The Soccer Level Playing Field

I have finished watching the tenth national soccer A-league final between Sydney FC and Melbourne Victory, and it is surprisingly like seeing the United Nations in session. Both cities have a high number of diverse ethnic minorities in Australia.

While I view commercialised sport with some dismay, as I believe it is the opium of the masses in the modern world, this league does provide some public good given its power to unite our diverse immigrant communities. When you watch the crowds, largely coloured faces, it hard to find the White among them as they are the minority. This game gives new arrivals and refugees the chance to excel in a sport as they have played in their respective home countries: as we all know soccer is the most popular game played in the world.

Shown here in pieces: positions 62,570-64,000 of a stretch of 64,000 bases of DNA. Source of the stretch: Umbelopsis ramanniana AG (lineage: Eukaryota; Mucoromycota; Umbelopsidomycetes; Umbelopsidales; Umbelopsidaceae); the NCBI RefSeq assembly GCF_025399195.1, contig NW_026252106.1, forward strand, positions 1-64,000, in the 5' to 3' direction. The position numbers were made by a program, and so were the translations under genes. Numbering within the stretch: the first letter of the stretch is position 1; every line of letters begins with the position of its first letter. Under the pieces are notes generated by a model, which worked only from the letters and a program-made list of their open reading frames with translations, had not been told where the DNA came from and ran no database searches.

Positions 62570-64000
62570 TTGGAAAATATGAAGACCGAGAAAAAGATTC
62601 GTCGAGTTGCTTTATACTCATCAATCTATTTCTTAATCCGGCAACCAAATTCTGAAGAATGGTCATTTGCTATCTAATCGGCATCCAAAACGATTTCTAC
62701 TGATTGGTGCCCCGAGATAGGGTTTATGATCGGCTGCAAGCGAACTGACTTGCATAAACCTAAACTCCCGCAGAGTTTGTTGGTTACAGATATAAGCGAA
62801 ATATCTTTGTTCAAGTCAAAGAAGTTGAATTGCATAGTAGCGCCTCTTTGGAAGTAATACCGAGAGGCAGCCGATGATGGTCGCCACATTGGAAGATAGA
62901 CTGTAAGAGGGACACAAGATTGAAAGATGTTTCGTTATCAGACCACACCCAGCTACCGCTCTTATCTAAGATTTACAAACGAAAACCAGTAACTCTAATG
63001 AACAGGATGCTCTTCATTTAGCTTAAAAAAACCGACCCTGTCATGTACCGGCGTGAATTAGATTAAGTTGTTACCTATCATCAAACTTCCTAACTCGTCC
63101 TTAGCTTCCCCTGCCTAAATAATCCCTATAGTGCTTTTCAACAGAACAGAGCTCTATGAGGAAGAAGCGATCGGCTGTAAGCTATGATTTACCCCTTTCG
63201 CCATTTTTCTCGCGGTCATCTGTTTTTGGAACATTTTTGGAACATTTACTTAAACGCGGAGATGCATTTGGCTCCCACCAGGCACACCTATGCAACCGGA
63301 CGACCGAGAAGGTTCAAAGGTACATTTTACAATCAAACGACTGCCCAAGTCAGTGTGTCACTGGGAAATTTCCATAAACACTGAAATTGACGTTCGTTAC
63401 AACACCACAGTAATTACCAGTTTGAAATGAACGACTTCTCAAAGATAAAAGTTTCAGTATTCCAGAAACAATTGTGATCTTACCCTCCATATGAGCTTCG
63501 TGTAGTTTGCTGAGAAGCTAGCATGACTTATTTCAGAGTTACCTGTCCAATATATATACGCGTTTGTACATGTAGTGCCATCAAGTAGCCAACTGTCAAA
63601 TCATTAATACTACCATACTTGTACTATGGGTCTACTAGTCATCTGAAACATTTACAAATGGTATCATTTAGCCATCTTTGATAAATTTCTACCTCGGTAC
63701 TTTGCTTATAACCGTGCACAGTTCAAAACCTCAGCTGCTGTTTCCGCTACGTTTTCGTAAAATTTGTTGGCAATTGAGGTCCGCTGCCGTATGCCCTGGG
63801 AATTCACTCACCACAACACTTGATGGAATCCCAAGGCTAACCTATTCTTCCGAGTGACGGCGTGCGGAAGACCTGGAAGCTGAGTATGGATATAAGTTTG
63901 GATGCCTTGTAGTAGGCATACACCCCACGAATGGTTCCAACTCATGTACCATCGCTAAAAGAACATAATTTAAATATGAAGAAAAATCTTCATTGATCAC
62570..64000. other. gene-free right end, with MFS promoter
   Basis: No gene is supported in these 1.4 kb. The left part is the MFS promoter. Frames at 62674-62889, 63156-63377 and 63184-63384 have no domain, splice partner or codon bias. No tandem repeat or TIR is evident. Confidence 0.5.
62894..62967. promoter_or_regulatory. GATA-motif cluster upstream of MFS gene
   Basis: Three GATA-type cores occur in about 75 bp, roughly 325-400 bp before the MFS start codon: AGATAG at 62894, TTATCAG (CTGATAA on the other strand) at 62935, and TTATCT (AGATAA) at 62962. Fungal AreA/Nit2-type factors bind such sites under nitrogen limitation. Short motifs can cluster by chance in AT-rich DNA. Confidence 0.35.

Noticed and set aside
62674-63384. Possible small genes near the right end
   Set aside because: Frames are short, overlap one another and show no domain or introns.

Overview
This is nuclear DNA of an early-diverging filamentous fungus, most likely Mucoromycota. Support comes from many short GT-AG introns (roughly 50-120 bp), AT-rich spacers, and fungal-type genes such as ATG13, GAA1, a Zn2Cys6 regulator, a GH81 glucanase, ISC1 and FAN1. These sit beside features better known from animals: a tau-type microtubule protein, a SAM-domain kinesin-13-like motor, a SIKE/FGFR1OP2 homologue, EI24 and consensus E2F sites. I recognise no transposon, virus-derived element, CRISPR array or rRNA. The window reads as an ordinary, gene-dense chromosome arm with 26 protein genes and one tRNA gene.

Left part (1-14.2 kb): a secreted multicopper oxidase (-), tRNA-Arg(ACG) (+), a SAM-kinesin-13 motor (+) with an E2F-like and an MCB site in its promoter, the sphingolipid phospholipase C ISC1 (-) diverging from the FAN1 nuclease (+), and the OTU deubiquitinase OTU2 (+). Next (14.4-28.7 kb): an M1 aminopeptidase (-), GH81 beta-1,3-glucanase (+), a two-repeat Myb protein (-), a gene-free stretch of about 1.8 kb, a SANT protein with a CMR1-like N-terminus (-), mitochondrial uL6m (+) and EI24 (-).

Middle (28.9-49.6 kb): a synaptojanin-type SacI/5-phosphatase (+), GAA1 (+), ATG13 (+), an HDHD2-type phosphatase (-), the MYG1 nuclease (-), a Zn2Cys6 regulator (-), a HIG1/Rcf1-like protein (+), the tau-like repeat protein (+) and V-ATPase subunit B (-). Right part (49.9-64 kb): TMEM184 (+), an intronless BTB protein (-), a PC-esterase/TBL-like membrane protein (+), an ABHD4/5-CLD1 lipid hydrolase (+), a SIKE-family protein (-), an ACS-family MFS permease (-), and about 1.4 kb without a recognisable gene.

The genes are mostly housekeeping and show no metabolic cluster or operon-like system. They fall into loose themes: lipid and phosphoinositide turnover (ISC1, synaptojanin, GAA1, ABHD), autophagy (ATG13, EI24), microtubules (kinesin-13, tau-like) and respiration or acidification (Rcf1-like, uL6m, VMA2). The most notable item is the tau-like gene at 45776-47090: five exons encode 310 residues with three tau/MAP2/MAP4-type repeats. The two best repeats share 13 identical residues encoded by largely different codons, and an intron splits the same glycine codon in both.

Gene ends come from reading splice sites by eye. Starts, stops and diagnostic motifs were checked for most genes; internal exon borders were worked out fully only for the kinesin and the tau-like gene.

There is no doubt in my mind, soccer will eventually supersede Australia Rules Football in the not too distant future when you consider that  Australia’s Socceroos are a rising star, – having won the Asian championship in 2014 and made it to the last 3 World Cups.  Then there is the Matilda’s for female sports.

The brainchild of Frank Lowy, himself a post war migrant to Australia, the A-league was created in 2005 in an attempt to replace the former strife-torn, ethnic-based clubs (South Melbourne Hellas, Melbourne Croatia etc. ) that dominated the sport until that point, as a new socially inclusive, Australian based league of teams.

Until then soccer competitions across Australia were dominated by clubs whose strength was based on the passion of the communities they represented and yet also represented soccer’s greatest impediment to the sport gaining broader public appeal.

Sport can be a wonderful platform for cross and multicultural engagement and I will have to learn that; as much as it pains me to see commericalised sports flourish. It is a wonderful tool to showcase that multiculturism can benefit Australia and maybe, just maybe, help the dominant white class to appreciate what it feels like to be a minority at times, and understand why we need more structured policies and processes to be promoted to ensure social inclusion.



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